HHS overthrow on religious adoption agencies draws sharp reprimands


The lawyer who spent two years helping promote the rights of religious institutions at the Department of Health and Human Services is preparing to sue his former agency for overturning religious liberty protections this week given to protection organizations. childhood.

Justin Butterfield, who served for two years as the HHS senior adviser for conscience and religious freedom in the Trump administration, said on Friday he would go to court on behalf of adoption and custody agencies. ‘children who will now face federal demands not to refuse to foster children. with LGBTQ families and those who do not support agency beliefs.

“If there is a religious organization and their religious freedom rights are violated by the HHS, as we have seen dozens and dozens of times in the past years, we will stand against them and sue the HHS. in court, ”Mr. Butterfield, now Deputy General Counsel for the First Liberty Institute, a public interest law firm in Plano, Texas, said in a telephone interview.

Mr Butterfield added: “The HHS is perfectly capable of reading federal law and recognizing that it is doing something that is going to weigh down the religious beliefs of religious organizations across the country. And the government can take responsibility for its actions and avoid that in the first place. But if they don’t, we’ll stand up and fight them.

Other religious freedom advocates expressed outrage at the Biden administration’s decision on Friday, while a legal expert said rocking such exemptions with new administrations in Washington is not helping people that the rules of the Trump era were intended to protect.

HHS move removes waivers granted by President Trump to states of Michigan, South Carolina and Texas, as well as some child welfare agencies in those states, and would require groups receiving federal funds .

Announcing the decision Thursday, HHS Secretary Xavier Becerra said the decision “supports the fundamental American principle and a core mission of our department – to ensure that Americans have access to quality health and human services. Our action ensures that we are best prepared to protect the right of every American to be free from discrimination. ”

Supporters of the decision said private agencies contracting with the government and spending taxpayer money should not be able to cite religious beliefs to avoid giving all applicants equal treatment.

The Federal Department of Health, said Rachel Laser, President of the United States for Separation of Church and State, in a statement released after Mr Becerra’s announcement, “should never allow agencies taxpayer-funded care to use a litmus test to discriminate against Catholics. , Jews, LGBTQ and other families who want to help children in foster care.

The HHS overthrow comes just months after the Supreme Court ruled 9-0 against the city of Philadelphia for refusing to contract with Catholic Social Services unless the faith-based agency agrees to certify same-sex couples as foster parents. The High Court said such a request violates the First Amendment’s free exercise of religion clause.

Thursday’s decision “by HHS is truly tragic and truly sad to see,” Mary Beth Waddell, director of federal affairs – family and religious freedom, told the conservative Family Research Council. “It will not help children who are in need. We need a holistic approach, and that means allowing faith-based entities to be in this space and to have an equal footing. “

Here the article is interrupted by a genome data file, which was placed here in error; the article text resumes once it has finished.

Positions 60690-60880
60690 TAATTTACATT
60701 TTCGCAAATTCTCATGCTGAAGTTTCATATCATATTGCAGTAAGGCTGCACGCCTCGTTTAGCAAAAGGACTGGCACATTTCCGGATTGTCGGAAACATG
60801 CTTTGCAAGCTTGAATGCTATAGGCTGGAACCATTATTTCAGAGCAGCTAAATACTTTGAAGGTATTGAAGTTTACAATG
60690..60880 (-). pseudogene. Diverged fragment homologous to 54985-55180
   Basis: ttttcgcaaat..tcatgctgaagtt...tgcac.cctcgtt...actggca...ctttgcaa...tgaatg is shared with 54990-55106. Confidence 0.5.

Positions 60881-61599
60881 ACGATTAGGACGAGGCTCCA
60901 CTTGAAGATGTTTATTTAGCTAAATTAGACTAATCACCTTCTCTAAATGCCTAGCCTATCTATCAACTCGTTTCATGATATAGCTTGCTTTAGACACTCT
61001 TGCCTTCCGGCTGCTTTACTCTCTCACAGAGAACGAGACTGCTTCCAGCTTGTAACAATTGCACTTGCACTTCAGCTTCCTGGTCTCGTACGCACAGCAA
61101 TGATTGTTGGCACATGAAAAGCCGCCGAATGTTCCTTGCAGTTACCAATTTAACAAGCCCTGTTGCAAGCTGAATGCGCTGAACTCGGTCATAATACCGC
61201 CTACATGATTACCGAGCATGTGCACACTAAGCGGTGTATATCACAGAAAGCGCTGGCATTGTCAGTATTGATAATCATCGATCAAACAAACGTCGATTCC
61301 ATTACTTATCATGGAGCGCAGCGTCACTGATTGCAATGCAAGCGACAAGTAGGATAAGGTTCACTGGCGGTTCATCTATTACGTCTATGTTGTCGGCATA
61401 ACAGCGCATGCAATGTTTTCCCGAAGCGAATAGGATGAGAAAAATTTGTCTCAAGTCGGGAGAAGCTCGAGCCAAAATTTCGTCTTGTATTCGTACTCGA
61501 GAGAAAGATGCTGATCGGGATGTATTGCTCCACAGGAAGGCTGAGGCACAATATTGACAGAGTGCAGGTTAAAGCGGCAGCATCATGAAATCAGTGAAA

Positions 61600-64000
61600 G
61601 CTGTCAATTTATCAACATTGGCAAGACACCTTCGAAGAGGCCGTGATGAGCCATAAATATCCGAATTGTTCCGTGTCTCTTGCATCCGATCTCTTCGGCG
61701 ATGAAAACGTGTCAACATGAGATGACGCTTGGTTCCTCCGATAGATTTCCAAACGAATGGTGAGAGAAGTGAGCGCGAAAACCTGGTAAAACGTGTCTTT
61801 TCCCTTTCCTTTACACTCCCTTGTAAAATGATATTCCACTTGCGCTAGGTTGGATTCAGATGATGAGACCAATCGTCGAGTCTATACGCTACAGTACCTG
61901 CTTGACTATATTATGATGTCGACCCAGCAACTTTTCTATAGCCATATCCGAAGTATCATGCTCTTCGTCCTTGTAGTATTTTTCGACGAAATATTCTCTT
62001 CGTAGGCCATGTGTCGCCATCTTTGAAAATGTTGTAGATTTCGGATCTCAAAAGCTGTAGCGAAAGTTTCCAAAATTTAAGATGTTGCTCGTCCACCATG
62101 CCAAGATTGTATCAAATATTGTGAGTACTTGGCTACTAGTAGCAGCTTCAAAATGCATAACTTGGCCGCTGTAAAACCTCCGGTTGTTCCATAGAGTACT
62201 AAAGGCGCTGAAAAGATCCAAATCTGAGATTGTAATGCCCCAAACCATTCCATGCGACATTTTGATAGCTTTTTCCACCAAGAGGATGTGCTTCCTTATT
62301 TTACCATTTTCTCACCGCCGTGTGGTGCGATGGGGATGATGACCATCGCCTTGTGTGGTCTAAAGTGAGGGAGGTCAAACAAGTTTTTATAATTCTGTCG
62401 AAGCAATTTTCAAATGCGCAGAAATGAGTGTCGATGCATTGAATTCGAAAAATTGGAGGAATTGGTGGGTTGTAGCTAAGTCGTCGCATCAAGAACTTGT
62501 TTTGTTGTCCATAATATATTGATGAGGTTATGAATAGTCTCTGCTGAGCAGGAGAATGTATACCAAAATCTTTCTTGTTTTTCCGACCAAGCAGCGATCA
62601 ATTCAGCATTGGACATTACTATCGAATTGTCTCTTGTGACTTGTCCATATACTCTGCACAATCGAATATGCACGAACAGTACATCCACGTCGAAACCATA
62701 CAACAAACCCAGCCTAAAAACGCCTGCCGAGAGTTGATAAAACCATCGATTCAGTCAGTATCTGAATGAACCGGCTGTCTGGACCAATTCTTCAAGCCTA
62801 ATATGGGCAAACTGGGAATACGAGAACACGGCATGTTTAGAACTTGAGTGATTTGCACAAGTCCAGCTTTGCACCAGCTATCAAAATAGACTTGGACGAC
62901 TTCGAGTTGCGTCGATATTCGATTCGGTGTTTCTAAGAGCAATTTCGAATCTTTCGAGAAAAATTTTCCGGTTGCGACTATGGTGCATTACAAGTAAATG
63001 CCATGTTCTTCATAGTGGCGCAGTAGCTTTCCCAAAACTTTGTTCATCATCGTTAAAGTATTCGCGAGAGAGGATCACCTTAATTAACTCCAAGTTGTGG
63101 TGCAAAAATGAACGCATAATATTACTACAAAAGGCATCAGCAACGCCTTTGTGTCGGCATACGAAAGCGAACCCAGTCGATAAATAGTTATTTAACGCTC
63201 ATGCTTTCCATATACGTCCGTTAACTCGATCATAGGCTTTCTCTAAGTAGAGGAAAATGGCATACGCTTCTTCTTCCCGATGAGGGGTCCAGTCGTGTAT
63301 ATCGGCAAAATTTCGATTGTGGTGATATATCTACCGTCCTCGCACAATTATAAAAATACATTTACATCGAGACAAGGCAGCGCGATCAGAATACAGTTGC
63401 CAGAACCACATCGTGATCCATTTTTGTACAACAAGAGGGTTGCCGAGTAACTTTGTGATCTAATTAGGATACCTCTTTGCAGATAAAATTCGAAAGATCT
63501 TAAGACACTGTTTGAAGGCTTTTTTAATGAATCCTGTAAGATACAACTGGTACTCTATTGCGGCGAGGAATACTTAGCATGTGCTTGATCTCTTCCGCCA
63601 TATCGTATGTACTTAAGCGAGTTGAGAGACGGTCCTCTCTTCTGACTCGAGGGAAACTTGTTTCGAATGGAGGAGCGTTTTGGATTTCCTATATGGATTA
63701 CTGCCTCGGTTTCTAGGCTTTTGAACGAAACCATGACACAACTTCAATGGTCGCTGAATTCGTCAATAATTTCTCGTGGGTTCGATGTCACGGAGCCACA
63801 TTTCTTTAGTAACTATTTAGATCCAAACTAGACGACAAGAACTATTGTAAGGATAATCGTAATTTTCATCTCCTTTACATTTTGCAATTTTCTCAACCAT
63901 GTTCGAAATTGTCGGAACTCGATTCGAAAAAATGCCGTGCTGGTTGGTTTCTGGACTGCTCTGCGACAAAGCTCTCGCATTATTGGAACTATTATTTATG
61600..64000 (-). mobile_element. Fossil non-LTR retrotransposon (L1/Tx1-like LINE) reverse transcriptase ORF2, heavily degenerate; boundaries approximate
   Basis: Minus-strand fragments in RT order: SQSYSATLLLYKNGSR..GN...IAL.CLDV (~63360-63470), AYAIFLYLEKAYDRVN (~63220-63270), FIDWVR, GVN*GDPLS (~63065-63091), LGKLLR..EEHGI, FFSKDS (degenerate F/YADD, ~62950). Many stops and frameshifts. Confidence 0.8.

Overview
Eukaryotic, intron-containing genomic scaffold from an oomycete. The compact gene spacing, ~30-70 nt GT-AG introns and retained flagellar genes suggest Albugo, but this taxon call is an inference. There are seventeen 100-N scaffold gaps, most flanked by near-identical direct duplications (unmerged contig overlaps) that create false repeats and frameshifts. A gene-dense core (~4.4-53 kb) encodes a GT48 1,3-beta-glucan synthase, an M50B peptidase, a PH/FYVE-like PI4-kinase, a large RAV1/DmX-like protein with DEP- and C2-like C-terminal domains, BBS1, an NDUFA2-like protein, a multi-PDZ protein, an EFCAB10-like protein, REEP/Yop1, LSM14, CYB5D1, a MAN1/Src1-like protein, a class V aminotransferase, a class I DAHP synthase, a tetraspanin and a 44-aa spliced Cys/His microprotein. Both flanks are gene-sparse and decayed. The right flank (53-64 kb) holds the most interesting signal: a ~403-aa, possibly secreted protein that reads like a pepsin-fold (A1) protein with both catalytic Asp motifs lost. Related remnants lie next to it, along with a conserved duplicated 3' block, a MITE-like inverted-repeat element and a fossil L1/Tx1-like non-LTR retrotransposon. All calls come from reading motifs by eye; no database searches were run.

Ms. Waddell said some women in pregnancy crisis “want a faith-based agency to walk them through this; they want a denominational home to put their child in, and that’s the only parenting decision they have to make.

The FRC official blamed the controversy over the issue on those who do not understand the scope of the First Amendment’s provisions on religious freedom.

“A lot of people just don’t understand the general nature of the First Amendment. … It is not just your right to pray in your own home or in a church, temple or synagogue that you can choose, ”Ms. Waddell said. “It is your right to practice your religion, including the exercises thereof, and not only to have the belief, but to act according to that belief in the public square. ”

Another public interest law firm, Alliance Defending Freedom, also attacked the HHS decision.

“Christian adoption providers who help children find loving homes with married mothers and fathers should be protected,” said Matt Sharp, senior counsel for ADF. “It is wrong to demand that organizations, like New Hope Family Services and Catholic Charities West Michigan, undergo unwarranted and unreasonable scrutiny simply because they wish to serve children and families in their communities in a manner consistent with their own. religious beliefs.”

The two agencies named by Mr. Sharp are ADF clients who have filed a lawsuit for what they claim to be harassment by states opposed to their religious tenets.

Robin Fretwell Wilson, a professor at the University of Illinois at Champaign-Urbana School of Law and an expert on religious freedom issues, told the Washington Times that the back and forth of successive administrations granting and removing exemptions no were not helpful.

“If an administration grants a total exemption from general obligations to serve everyone, it will not retain this approach over time,” Wilson said. “This happened with the adoption and foster care exemptions. The fragility of this ‘one-sided protection’ approach ultimately serves the very people the Trump settlement purports to protect, ”she added.

Ms Wilson said the HHS change “is a lesson in overcoming, taking into account a single set of interests is inherently destabilizing and converts what might be a win-win into a temporary gain.”


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